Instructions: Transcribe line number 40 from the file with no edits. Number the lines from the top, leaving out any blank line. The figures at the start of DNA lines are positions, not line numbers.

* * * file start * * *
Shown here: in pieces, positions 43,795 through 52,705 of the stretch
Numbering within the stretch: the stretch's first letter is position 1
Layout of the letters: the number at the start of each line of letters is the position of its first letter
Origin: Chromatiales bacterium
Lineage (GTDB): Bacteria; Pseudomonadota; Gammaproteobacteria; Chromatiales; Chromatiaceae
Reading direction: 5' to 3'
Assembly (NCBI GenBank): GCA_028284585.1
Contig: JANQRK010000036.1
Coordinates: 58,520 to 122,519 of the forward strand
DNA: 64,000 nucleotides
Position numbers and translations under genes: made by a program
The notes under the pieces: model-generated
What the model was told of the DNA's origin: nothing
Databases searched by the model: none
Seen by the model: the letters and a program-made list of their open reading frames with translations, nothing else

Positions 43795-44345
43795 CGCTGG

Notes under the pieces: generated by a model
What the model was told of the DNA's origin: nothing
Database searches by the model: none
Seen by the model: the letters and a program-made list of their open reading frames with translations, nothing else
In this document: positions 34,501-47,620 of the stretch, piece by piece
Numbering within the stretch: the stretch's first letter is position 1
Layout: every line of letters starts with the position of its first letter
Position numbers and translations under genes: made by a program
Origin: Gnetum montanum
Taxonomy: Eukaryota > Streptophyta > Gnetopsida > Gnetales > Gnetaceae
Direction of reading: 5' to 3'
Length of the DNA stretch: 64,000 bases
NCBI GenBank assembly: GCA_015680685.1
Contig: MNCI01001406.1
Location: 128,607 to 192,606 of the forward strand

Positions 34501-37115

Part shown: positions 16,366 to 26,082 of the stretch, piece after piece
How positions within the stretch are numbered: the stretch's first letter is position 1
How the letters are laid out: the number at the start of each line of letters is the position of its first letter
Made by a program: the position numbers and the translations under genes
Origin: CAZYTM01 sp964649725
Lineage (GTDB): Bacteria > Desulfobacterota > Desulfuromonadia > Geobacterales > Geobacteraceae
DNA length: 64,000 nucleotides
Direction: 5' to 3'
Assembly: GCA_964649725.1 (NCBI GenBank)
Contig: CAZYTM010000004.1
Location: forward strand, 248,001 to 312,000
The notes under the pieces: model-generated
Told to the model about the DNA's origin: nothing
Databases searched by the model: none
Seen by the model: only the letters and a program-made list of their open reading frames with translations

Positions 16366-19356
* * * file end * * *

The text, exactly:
DNA length: 64,000 nucleotides